Balgord said people should be concerned about racism and hatred in Canada.

“People feel very emboldened to be racist and spread death threats,” he said. “That’s something we need to bring social accountability back to.”

Source: Ontario government spending $1.6M to fight racism, supporting community-based anti-hate initiatives

Ontario issues directive to end birth alerts in the province

Yet one more historical practice with unfortunate results falls:

The Ontario government has issued a policy directive that orders children’s aid societies in the province to cease the controversial practice of issuing birth alerts.

Birth alerts are notifications issued by hospitals in the province regarding an expectant parent when the societies believe the child may be in need of protection after delivery.

The alert prompts the hospital to contact the society when the baby is born regardless if hospital staff have independently developed concerns regarding a parent’s ability to care for their infant.

Children Minister Jill Dunlop told The Globe and Mail that the Ontario government is issuing the directive as part of efforts to address systemic racism including in the province’s child-welfare system.

Child protection services in the province are delivered by children’s aid societies, Ms. Dunlop said, adding that birth alerts are not required under any provincial legislation or policy.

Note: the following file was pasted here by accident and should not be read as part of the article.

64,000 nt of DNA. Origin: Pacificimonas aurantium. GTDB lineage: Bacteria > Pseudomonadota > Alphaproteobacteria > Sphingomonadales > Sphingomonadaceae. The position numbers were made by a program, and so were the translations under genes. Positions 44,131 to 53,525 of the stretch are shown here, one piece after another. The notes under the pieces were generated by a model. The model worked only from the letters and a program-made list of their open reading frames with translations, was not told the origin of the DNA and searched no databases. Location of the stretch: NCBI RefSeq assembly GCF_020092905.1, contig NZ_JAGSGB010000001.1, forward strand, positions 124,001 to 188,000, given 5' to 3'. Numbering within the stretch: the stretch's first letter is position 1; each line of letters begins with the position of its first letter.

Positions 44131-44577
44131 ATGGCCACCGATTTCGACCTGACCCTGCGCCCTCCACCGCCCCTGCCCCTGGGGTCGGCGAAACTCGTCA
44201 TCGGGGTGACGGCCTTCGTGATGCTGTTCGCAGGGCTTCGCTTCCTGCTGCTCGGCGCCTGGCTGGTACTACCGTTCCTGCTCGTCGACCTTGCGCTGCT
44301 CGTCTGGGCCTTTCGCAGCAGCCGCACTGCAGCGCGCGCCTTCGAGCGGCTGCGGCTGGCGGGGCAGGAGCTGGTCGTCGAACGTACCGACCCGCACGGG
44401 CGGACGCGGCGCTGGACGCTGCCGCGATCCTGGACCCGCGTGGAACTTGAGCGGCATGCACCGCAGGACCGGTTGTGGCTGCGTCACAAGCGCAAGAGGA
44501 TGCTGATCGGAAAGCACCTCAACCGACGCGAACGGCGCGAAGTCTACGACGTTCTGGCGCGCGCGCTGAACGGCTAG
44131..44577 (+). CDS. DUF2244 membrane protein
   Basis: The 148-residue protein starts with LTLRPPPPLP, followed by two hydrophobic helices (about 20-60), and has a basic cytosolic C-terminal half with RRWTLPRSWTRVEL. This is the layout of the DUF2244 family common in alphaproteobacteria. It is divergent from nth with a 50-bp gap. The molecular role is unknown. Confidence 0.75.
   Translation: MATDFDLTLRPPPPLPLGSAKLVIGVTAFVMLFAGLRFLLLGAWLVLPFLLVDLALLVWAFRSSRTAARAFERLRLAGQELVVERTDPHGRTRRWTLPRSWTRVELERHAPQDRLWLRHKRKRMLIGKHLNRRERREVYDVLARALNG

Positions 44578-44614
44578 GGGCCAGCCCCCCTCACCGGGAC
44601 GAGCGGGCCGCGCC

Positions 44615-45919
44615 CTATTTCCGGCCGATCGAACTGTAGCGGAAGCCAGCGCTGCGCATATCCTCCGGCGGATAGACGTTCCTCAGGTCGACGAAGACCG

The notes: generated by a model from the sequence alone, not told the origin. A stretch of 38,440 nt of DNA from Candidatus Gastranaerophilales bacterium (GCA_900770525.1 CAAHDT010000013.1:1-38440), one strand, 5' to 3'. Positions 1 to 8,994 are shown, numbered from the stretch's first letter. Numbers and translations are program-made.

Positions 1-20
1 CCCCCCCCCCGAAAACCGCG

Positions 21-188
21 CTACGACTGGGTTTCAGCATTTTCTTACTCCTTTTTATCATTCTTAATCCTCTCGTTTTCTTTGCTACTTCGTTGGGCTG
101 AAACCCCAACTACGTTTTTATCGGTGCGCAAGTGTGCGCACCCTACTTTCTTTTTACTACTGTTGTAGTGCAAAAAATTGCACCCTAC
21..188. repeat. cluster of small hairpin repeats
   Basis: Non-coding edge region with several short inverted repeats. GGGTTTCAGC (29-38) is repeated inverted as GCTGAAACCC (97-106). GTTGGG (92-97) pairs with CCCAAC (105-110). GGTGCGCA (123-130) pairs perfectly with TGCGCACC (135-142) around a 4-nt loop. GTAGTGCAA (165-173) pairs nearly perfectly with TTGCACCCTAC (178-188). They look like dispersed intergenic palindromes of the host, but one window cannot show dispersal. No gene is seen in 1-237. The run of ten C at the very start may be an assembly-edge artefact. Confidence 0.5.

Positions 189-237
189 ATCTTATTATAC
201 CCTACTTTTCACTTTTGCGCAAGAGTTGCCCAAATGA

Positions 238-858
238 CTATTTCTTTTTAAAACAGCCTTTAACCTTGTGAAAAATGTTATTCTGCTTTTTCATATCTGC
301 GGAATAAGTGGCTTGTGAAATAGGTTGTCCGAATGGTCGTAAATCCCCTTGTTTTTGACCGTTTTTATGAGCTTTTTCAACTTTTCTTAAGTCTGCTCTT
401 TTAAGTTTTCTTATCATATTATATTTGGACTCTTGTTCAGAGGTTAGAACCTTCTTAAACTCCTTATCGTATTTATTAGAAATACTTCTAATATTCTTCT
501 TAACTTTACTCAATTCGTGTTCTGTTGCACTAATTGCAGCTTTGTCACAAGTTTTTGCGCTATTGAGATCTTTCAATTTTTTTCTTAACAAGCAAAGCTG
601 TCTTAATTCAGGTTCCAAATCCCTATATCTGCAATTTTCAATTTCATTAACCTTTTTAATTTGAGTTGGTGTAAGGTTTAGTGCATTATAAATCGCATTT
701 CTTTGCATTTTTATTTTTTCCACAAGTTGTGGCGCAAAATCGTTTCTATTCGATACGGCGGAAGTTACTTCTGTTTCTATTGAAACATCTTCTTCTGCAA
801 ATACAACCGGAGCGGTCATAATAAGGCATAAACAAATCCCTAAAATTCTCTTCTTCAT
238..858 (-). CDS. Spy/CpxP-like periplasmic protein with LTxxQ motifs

The ministry does not track their use specifically, she added, but she said in the past 12 months 442 children were removed from their mother within seven days of birth and their first birthday, and that 50 per cent of referral sources were from medical staff at a hospital.

The government heard through consultations with First Nations organizations that birth alerts have regularly affected members of communities particularly near Thunder Bay, Hamilton and Brantford, she said.

“We know it is unacceptable,” Ms. Dunlop said. “This is why we are ending the practice across the province.”

She said the government has also heard from families that birth alerts cause trauma, including to children, adding that she hopes other provinces will end the practice.

Provinces such as British Columbia and Manitoba have also put an end to the practice of birth alerts that have been the subject of concern from advocates and the national inquiry on Missing and Murdered Indigenous Women and Girls.